Saturday, July 4, 2015
Seminar 3 Position Statement Prof. Mike Levi, Criminology, Cardiff University
by Mike Levi
In the criminological firmament, white-collar and organised crime have been treated as two separate dimensions of criminal behaviour, except that as Sutherland argued in the 1930s, they were both learned in ‘differential association’. They were reacted to differently, the latter being seen as a threat to ‘society’ or to the ‘corporate state’, while attacks on the former were seen as the preserve of political ‘radicals’. This difference has been embraced by conventional researchers and scholars, who like to view themselves as one or the other as a form of identity politics: though ‘organised crime’ scholars from Alan Block onwards have shown the ways in which gangsters were used by US corporations to break strikes and by the US government to eliminate Italian communists post-war and then later Latin American communists. There have been parallel analyses of the prioritisation and powers of enforcement agencies and, to a much more limited extent, of the role of the media in relation to business/political elites and gangsters. This white-collar/organised crime disjunction has begun to break up somewhat under the pressure of research in Central and Eastern Europe showing the interpenetration of organised criminals and politicians locally - especially in countries like Bulgaria and Romania – in regimes more democratic than Russia.
I will examine the role played by technology and privacy arguments in the commission and in the ‘policing’ of the range of economic crimes – a rather loose term used more in continental Europe. It is a common phenomenon that there is a partial shift in the application of policing models used for organised crime to at least some forms of white-collar crime, e.g. plea bargaining for sentencing reductions and non-prosecutions (currently used in the FIFA case), sometimes using covert wires (e.g. Boesky in the 1980s) plus sometimes Sting operations. Given the Snowden and other revelations, one might have expected a large range of material on economic misconduct by and against elites to be within the purview of the agencies. The question is does anyone look at this or do anything about it, or is their main task ‘national security threats’, again loosely defined?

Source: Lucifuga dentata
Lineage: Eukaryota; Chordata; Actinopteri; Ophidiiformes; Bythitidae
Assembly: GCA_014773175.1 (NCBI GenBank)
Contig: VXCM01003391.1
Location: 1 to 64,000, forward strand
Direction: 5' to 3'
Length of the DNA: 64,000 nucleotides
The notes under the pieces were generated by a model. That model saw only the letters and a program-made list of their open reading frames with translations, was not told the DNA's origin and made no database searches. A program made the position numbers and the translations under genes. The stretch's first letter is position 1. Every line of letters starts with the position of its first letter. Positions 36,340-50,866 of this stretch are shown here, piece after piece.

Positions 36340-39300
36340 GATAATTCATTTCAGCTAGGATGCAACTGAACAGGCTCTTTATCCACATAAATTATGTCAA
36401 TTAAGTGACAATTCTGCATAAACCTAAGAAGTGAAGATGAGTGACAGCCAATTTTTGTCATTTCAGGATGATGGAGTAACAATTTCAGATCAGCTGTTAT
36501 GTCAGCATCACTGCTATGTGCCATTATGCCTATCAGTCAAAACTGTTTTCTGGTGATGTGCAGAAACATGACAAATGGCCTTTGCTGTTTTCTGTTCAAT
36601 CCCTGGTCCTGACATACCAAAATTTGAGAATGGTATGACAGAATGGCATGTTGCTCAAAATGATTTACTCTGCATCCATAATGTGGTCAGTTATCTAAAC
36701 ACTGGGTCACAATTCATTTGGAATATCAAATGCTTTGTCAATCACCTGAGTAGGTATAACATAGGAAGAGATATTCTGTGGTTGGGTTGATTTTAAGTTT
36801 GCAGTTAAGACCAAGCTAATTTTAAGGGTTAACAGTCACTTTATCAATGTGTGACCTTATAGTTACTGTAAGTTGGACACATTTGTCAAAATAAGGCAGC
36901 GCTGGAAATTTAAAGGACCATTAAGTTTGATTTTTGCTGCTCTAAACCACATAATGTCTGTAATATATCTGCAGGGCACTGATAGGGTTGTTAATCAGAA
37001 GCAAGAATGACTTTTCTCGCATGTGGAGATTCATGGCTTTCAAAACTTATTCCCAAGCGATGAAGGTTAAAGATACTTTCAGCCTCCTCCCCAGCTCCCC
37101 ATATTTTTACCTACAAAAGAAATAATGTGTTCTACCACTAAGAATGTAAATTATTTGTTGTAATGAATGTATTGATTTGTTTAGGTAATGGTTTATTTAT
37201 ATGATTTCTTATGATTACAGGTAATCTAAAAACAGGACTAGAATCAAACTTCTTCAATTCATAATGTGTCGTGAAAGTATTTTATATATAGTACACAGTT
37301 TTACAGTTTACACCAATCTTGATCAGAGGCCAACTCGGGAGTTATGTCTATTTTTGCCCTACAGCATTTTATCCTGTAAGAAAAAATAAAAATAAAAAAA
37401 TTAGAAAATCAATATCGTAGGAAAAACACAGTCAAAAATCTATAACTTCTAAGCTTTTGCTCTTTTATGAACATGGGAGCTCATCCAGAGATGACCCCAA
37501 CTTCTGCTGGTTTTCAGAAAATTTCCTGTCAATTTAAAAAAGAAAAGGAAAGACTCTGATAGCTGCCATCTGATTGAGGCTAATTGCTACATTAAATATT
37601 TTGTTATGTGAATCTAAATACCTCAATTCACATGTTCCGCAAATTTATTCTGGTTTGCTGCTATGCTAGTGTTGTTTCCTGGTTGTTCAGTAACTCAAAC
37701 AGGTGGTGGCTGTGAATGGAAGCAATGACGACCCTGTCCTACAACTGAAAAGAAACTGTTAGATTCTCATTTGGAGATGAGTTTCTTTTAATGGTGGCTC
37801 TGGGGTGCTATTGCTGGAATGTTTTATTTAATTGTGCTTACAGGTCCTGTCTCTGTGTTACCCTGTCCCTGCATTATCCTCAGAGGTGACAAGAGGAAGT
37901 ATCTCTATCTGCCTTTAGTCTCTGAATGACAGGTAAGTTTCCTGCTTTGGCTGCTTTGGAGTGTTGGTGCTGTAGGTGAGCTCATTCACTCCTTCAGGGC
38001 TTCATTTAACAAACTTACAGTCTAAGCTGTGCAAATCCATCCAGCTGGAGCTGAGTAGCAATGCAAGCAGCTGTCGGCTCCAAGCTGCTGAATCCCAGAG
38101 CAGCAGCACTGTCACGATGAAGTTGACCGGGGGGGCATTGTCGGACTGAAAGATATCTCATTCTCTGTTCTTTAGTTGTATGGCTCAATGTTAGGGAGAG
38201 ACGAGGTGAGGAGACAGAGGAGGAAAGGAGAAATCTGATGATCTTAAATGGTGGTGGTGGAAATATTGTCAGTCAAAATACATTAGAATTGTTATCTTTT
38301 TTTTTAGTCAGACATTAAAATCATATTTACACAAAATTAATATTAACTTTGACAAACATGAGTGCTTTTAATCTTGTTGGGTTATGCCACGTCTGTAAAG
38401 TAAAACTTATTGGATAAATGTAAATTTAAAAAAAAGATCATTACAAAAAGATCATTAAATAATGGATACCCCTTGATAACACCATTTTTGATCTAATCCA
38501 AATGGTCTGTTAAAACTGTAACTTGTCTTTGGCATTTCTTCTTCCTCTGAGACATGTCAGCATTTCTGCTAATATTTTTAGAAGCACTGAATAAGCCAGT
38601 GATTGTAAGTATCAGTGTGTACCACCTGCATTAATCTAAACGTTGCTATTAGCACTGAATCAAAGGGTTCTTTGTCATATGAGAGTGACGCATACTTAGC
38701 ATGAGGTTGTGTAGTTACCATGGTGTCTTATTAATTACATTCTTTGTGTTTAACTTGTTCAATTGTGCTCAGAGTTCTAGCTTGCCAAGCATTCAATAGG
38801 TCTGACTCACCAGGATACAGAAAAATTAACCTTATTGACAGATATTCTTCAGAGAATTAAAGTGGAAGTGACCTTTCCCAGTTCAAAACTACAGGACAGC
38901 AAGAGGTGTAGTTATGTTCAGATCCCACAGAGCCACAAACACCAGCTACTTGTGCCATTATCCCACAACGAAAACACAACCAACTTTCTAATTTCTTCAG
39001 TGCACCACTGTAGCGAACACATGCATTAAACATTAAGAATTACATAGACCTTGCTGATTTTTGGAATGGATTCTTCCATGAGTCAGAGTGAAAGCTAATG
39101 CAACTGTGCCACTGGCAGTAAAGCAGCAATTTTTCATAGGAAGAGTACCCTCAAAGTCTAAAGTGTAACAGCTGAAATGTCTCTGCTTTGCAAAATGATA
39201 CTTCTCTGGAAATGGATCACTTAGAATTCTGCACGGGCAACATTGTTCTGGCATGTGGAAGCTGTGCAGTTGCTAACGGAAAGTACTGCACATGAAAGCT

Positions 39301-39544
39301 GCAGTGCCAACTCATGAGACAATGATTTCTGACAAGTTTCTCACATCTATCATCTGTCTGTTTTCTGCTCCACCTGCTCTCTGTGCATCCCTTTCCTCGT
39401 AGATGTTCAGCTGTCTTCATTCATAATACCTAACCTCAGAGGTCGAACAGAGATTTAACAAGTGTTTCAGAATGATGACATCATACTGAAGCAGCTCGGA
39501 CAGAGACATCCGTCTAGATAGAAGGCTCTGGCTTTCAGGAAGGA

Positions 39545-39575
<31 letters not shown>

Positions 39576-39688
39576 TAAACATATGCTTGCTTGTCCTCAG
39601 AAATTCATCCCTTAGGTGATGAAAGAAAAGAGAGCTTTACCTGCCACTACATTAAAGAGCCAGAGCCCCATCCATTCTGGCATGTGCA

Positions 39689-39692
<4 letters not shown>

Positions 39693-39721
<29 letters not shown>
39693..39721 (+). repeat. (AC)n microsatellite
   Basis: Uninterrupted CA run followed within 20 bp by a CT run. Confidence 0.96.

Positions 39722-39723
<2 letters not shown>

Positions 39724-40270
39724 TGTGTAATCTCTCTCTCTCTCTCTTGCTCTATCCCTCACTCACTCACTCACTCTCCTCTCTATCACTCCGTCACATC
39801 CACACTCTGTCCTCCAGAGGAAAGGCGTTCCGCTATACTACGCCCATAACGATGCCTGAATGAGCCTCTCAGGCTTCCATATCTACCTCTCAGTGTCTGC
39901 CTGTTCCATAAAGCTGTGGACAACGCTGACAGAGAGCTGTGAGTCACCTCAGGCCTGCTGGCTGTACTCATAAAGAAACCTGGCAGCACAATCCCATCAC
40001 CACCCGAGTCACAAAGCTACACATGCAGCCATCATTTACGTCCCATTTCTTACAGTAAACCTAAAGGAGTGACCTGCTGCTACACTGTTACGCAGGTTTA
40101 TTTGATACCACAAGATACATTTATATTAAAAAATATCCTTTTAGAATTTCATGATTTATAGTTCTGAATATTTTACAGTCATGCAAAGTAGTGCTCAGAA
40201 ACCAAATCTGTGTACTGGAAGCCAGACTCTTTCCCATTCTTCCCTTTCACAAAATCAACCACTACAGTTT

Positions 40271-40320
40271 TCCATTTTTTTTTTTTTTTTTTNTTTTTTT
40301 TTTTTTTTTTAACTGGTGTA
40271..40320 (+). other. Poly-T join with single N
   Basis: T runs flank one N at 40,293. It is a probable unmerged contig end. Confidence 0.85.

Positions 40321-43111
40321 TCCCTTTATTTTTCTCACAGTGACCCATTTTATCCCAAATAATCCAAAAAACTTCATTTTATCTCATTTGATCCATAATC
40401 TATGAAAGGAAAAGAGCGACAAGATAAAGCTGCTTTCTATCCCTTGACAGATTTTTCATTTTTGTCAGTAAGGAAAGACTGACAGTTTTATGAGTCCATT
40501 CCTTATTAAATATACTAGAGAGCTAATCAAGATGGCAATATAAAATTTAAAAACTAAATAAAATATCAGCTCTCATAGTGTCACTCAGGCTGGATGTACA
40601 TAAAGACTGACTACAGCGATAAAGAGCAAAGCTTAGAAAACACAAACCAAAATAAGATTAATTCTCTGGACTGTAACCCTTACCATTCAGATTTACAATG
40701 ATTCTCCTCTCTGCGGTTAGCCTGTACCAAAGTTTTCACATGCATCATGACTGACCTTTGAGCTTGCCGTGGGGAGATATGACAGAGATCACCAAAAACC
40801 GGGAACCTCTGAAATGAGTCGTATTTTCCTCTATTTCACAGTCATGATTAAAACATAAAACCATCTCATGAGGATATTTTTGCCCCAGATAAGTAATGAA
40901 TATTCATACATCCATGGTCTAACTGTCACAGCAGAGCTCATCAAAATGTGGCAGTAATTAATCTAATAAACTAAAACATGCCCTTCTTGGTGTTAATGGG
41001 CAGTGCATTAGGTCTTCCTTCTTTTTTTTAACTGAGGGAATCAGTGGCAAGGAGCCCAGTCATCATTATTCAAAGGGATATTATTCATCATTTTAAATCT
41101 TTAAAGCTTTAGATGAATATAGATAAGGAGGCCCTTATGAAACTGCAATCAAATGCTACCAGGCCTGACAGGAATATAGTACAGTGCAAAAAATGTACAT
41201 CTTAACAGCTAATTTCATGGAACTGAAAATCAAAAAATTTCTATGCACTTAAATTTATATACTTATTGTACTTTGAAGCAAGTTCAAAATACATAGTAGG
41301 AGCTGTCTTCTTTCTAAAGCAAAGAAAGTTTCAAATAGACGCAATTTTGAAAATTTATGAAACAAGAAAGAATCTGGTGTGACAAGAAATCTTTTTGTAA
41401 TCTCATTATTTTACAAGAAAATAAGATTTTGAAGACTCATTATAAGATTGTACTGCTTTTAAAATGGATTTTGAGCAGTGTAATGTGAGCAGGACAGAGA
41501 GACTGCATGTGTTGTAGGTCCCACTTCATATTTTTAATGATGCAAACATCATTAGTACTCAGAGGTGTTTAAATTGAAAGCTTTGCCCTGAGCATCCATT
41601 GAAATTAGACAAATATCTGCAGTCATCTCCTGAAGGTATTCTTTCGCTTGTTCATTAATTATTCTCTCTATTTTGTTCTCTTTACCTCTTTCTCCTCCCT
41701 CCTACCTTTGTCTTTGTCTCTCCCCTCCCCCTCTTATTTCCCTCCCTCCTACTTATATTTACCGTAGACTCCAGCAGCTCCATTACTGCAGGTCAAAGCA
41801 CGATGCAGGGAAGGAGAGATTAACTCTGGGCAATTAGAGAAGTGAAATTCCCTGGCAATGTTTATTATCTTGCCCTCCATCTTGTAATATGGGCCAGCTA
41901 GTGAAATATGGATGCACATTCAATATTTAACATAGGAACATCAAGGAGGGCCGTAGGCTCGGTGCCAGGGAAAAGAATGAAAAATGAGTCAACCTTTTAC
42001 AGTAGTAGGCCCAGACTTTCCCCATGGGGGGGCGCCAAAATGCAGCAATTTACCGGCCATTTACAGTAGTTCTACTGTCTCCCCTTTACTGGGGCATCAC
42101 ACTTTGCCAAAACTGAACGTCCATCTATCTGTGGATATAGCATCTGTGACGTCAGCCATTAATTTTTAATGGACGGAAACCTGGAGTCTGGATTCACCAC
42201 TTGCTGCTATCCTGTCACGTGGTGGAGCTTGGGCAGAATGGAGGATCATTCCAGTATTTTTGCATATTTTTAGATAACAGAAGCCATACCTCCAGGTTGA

Given the raised profile of regulatory agencies, and the volume of data sought by police and regulatory investigators nationally and cross-border, the whole issue of corporate privacy and the privacy of actions taken in a corporate context become relevant. Who has ownership of these? Under what conditions are they made available to the authorities (e.g. News International)? And given that so many major financial services firms have come under serious assault in relation to acts done for individual and/or corporate self-interest (e.g. money laundering, LIBOR, FOREX), how is dataveillance developing in the corporate sphere and what are the implications for the public sphere? What are the implications of growing ‘responsibilisation’ of regulated entities to monitor potential and actual clients and report suspicions (if any) to financial intelligence units, and what issues does this raise for both liberty and effectiveness of controls? Finally, what are the intersections between these developments and the practice of journalism in different parts of the world?